## Keynote Speakers

**Hideo Bannai**

Tokyo Medical and Dental University, Japan

**Repetitions in strings: a "constant" problem**

Repeating structures in strings is one of the most fundamental characteristics of strings, and has been an important topic in the field of combinatorics on words and combinatorial pattern matching since its beginnings. In this talk, I will focus on squares and maximal repetitions, and review the "runs" theorem and related results which address the two main questions: how many can be contained in a string of given length, and algorithms for computing them.

**Michal Koucký**

Charles University, Czech Republic

**Computing edit distance**

The edit distance (or Levenshtein distance) between two strings x, y is the minimum number of character insertions, deletions, and substitutions needed to convert x into y. It has numerous applications in various fields from text processing to bioinformatics so algorithms for edit distance computation attract lot of attention. In this talk I will survey recent progress on computational aspects of edit distance in several contexts: computing edit distance approximately, sketching and computing it in streaming model, exchanging strings in communication complexity model, and building error correcting codes for edit distance. I will point out many problems that are still open in those areas.

**Nadia Pisanti**

University of Pisa, Italy & Erable Team INRIA, France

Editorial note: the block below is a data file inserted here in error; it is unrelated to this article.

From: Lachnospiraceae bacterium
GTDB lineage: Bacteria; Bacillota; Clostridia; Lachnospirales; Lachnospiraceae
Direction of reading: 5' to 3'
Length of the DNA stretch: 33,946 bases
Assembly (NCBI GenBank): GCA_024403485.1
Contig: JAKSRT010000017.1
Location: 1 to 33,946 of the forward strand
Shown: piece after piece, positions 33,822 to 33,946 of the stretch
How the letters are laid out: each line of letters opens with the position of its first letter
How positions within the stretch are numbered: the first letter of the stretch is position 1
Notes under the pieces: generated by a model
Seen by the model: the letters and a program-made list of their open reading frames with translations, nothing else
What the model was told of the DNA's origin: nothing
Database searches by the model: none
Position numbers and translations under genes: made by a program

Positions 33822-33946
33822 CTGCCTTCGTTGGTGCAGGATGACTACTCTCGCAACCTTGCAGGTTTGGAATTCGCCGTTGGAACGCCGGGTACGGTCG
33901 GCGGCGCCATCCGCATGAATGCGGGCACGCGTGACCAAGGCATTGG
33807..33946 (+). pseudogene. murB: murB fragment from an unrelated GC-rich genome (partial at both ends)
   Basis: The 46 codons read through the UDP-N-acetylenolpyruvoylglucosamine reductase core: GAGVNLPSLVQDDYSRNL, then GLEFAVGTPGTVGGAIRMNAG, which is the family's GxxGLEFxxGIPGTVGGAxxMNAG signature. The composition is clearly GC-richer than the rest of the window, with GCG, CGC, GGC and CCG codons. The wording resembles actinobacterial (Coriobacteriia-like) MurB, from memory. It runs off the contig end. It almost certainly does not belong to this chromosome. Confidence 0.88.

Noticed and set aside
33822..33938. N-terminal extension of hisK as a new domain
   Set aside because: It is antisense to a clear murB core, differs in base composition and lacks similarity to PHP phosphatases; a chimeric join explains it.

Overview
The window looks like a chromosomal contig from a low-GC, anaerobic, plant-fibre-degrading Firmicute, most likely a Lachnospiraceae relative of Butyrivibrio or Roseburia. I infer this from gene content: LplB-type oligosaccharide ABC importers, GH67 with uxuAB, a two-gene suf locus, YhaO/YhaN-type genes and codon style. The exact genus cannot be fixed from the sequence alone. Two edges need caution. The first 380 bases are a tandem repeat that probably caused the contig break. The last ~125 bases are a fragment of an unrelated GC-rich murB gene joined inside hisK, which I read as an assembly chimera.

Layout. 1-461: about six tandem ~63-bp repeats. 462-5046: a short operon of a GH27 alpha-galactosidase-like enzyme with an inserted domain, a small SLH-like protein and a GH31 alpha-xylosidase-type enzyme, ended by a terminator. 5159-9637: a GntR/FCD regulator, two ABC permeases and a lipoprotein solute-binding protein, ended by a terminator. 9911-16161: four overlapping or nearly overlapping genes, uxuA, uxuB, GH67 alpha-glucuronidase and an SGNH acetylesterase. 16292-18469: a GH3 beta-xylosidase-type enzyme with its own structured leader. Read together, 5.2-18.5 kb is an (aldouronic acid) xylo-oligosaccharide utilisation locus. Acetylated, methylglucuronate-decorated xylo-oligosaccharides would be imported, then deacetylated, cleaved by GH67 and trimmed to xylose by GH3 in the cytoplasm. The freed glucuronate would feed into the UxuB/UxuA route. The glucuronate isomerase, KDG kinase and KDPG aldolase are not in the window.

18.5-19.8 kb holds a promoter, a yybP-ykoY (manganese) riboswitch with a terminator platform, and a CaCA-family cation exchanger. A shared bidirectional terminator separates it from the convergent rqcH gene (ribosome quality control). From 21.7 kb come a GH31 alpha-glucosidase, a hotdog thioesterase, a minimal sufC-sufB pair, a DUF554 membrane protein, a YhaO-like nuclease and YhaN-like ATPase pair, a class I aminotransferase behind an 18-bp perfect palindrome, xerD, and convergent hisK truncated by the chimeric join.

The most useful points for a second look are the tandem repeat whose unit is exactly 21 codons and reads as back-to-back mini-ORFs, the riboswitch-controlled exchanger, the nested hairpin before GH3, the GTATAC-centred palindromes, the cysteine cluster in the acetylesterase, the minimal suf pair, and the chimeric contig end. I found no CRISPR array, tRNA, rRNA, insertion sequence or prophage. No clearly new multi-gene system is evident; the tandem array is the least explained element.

**On-line Algorithms and Applications for Pattern Matching on Degenerate Texts**

The "Elastic Degenerate String Matching" (EDSM) problem was defined in CPM 2017 as that of finding an occurrence of a pattern P of length m in an ED-text T.
A D-text (degenerate text) is a string that actually represents a set of similar and aligned strings by collapsing common fragments into a standard linear string, and representing variants with sets of alternative substrings. When such substrings are not bound to have the same size, then we talk about elastic D-strings (ED-strings).
In CPM 2017 we gave an O(nm^{2}+N) time on-line algorithm for EDSM, where n is the length of T and N is its size, defined as the total number of letters. A fundamental toolkit of our algorithm is the O(m^{2}+N) time solution of the (later called) "Active Prefixes" (AP) problem".
In CPM 2018, Aoyama et al. gave a O(m^{1.5} √log m+N) solution for AP leading to a O(nm^{1.5} √log m+N) time solution for EDSM using our CPM 2017 algorithmic framework. The natural open problem thus because whether the 1.5 exponent could furtherly be decreased.
In our ICALP 2019, we prove several properties that answer this and other questions. First, we give a conditional O(nm^{1.5}+N) lower bound for EDSM, proving that a **combinatorial** algorithm solving EDSM in O(nm^{1.5-ϵ }+N) time implies to break the Boolean Matrix Multiplication (BMM) conjecture, which states that there is no truly sub-cubic combinatorial algorithm solving BMM. Second, we use this result as a hint to devise a **non-combinatorial** algorithm that solves EDSM in O(nm^{1.381}+N) time. We do so by succesfully combining Fast Fourier Transform and properties of string periodicity.